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Deposit outflows in Q3 put focus on potential bank funding strains

A rapid reversal in bank balance sheet flows as the Federal Reserve tightens interest rates was apparent in the third quarter.

Lending rose in the period and banks pared holdings of cash and securities as deposits drained out of the industry, raising concerns that some banks with weaker holds on customers' money could get pinched.

Investors will keep a close eye on changes in deposit balances and deposit costs, according to analysts at Keefe Bruyette & Woods. Analysts at Raymond James gave a similar perspective in an Oct. 10 note, writing that investors are "keyed on deposit bases, focusing on flows, migration and pricing trends, and will likely be a key differentiator in stock performance heading into 2023."

Deposits across U.S. banks fell 1.1% from June 29 to $17.779 trillion on Sept. 28, according to weekly Fed data without seasonal adjustment. That figure was a bit smaller than the 1.4% decline from March 30 to June 29, but the second quarter is generally boosted by seasonal factors like tax refunds.

After seasonal adjustment, deposits were down 0.8% from June 29 to Sept. 28, after having held steady from March 30 to June 29. Compass Point analyst David Rochester in an Oct. 10 note said the third-quarter 2022 trend was the weakest for the period in the last 10 years.

Analysts are warning that banks with strong funding needs and smaller pools of consumer and business transaction deposits, which tend to be more stable and less price sensitive, will come under particularly sharp pressure to pay up for deposits after a muted reaction to the start of the rate-hiking cycle.

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Mix shift

With deposits flowing out and banks happy to add margin-enhancing loans to their asset portfolios, banks continued to shed cash and securities, according to the weekly data. Cash fell 6.8% from June 29 to $3.156 trillion on Sept. 28 after seasonal adjustment, and securities holdings fell 2.6% to $5.627 trillion.

The loan growth and deposit declines have put upward pressure on loan-to-deposit ratios, though that key measure of liquidity remained well below pre-pandemic norms of more than 75% at 65.3% on Sept. 28, according to the seasonally adjusted weekly data. The data suggests that banks still have considerable excess liquidity cushions.

Still, other measures suggest that bank funding is tighter than it otherwise appears. An "enhanced" liquidity ratio representing cash and available-for-sale securities, which are relatively easy for banks to unload, as a percentage of earning assets had already fallen from a pandemic high of 37% to 21% in the second quarter across large-cap banks, KBW analysts said in Sept. 15 note.

The weekly data also shows banks looking to fund themselves with large time deposits, which tend to be relatively costly. Despite the overall decline in deposits, large time balances jumped 5.1% from June 29 to a seasonally adjusted $1.536 trillion at Sept. 28.

Raymond James analysts believe third-quarter earnings are likely to be the last to drive upward revisions in EPS estimates for most banks.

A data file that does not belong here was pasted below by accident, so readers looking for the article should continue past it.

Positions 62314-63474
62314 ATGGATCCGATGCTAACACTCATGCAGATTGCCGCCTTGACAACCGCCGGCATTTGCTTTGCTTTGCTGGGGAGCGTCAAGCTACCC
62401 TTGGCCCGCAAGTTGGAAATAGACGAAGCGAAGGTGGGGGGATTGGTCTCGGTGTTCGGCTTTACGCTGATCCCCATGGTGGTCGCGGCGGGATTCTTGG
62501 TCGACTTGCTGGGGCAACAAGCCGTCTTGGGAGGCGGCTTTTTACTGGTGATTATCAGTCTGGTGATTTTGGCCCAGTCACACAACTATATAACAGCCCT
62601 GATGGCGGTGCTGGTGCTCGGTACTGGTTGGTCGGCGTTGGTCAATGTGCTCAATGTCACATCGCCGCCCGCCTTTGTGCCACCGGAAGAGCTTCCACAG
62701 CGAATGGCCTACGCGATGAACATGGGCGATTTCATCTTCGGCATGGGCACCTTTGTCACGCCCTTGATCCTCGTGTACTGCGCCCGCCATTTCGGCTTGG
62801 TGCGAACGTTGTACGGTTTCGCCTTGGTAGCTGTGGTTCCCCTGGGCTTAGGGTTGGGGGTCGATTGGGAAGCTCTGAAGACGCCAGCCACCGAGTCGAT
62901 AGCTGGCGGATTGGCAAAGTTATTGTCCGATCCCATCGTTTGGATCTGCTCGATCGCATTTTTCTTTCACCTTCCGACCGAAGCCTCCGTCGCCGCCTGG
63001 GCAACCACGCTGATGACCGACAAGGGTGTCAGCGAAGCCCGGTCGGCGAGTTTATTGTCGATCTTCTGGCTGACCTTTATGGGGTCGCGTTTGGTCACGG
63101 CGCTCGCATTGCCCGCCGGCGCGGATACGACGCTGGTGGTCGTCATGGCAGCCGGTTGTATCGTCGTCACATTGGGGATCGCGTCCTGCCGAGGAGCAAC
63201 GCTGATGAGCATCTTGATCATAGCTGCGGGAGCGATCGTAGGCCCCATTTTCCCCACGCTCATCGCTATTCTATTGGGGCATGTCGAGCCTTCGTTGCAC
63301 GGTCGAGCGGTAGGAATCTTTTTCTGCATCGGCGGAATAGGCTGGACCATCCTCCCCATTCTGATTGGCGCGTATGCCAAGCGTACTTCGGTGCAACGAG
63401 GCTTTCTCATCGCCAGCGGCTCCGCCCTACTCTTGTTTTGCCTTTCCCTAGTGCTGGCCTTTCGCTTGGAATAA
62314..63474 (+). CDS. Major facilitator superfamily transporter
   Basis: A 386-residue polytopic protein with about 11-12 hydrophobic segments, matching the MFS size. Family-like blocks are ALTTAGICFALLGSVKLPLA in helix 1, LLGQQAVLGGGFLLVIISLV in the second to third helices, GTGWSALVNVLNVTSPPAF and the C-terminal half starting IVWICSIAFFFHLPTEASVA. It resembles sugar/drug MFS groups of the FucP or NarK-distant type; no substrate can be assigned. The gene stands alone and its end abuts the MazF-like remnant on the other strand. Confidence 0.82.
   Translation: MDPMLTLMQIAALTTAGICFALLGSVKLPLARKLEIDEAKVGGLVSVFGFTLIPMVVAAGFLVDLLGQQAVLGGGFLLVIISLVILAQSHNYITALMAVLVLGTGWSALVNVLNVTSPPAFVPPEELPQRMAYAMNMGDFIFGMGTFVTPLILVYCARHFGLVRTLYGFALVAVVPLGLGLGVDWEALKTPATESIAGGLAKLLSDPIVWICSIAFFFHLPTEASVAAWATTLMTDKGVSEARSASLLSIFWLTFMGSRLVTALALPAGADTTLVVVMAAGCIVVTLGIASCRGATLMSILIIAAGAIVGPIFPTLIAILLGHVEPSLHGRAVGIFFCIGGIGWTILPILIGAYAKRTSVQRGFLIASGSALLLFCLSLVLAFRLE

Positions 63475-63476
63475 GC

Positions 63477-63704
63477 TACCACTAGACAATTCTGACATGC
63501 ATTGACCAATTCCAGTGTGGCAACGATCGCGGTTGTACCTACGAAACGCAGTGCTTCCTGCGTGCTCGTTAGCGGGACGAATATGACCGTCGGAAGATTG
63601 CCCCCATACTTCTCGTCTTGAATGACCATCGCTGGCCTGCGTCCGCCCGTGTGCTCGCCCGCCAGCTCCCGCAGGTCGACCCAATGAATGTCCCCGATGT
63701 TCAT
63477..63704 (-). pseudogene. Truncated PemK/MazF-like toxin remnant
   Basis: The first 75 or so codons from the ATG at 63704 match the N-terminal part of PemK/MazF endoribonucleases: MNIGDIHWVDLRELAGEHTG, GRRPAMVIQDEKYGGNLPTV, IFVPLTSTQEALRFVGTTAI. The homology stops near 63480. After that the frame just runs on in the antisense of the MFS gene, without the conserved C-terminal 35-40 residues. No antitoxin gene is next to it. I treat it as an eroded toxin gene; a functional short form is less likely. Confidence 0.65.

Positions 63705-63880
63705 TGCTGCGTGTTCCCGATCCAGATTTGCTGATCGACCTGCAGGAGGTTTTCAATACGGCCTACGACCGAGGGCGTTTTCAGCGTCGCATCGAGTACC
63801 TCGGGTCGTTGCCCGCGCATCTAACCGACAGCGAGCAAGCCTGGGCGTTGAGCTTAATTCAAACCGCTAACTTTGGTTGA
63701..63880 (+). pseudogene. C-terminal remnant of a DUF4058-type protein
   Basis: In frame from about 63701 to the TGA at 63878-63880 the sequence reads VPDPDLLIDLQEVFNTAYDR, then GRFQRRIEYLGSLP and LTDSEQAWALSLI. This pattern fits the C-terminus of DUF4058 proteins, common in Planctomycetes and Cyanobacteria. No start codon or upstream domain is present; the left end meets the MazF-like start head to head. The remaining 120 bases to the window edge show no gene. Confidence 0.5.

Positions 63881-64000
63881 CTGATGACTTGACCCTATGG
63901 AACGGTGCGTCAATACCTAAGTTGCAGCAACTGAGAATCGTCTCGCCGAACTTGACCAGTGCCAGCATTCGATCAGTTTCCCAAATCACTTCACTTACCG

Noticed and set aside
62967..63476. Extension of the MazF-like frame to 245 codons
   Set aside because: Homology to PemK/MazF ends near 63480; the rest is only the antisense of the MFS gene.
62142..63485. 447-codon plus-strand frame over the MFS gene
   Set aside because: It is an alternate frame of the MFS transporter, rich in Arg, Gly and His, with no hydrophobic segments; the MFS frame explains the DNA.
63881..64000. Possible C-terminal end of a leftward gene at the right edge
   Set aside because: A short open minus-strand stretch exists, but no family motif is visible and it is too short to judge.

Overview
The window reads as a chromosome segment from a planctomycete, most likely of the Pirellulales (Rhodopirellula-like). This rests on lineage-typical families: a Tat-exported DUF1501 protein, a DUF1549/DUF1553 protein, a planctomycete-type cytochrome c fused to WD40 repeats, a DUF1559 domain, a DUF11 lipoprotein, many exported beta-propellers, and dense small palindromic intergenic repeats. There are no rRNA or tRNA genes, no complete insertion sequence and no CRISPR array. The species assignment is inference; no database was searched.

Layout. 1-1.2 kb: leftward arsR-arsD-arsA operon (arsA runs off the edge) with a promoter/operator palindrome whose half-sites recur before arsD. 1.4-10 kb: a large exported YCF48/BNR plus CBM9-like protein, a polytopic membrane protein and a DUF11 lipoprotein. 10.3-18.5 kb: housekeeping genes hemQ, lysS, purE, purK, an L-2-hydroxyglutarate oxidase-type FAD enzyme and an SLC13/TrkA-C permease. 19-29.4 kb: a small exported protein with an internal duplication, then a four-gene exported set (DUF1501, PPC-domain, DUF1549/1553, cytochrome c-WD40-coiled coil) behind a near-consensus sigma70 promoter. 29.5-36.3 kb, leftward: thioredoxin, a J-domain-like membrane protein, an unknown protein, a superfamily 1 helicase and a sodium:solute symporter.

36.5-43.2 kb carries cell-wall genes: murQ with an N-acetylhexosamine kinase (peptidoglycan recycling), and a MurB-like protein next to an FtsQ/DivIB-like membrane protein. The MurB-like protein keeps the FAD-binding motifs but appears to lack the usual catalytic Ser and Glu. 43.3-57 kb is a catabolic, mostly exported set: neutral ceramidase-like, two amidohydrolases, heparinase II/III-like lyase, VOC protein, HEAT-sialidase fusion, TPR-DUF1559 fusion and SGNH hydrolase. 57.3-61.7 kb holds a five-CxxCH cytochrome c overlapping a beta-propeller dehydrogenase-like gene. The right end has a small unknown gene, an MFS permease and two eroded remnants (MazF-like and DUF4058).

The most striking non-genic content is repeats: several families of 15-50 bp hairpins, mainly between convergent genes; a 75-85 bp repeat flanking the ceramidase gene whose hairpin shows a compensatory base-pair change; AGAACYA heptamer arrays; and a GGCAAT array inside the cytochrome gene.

"You have several headwinds, most specifically in the form of deposit betas ratcheting up and the relative inability to pass" further rate hikes along to borrowers, Raymond James analyst Michael Rose said. Deposit betas are changes in deposit prices relative to underlying rates.

"It's just kind of the point where you're going to get to a peak in net interest margins likely in the first half of [next] year for most banks and then we'll likely roll over," Rose added.

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Slower but strong lending

Industrywide loan growth was robust in the third quarter with a 2.5% increase from June 29 to a seasonally adjusted $11.686 trillion at Sept. 28. That includes a 3.1% increase in commercial and industrial loans and a 3.6% increase in credit card loans, which analysts said reflects inflation and use of savings by consumers who are continuing to spend.

Seasonally adjusted loans increased by a blistering 3.7% from March 30 to June 29.

Banks have continued to increase unused credit lines, which grew 4.7% in the first half of the year to $9.456 trillion at June 30, according to S&P Global Market Intelligence data. They have also started to tighten commercial loan standards; institutions like Wells Fargo & Co. have said they expect growth to slow as the Fed hits the brakes.

While banks are being more cautious because of the potential for a recession, they are also continuing to benefit from borrowing by clients that would have issued securities in steadier market conditions, Marla Willner, head of commercial credit management and strategic initiatives at The Toronto-Dominion Bank said in an interview.

"There generally is a feeling that the economy is doing reasonably well," she said. "We certainly still have a lot of liquidity on our balance sheet and are looking to grow."

Investors are likely to be skeptical of banks that forecast accelerated growth to persist, however, according to Raymond James analysts.

"Higher paces of growth are becoming red flags given perceptions of 'buying' loans or stretching on credit," they said.

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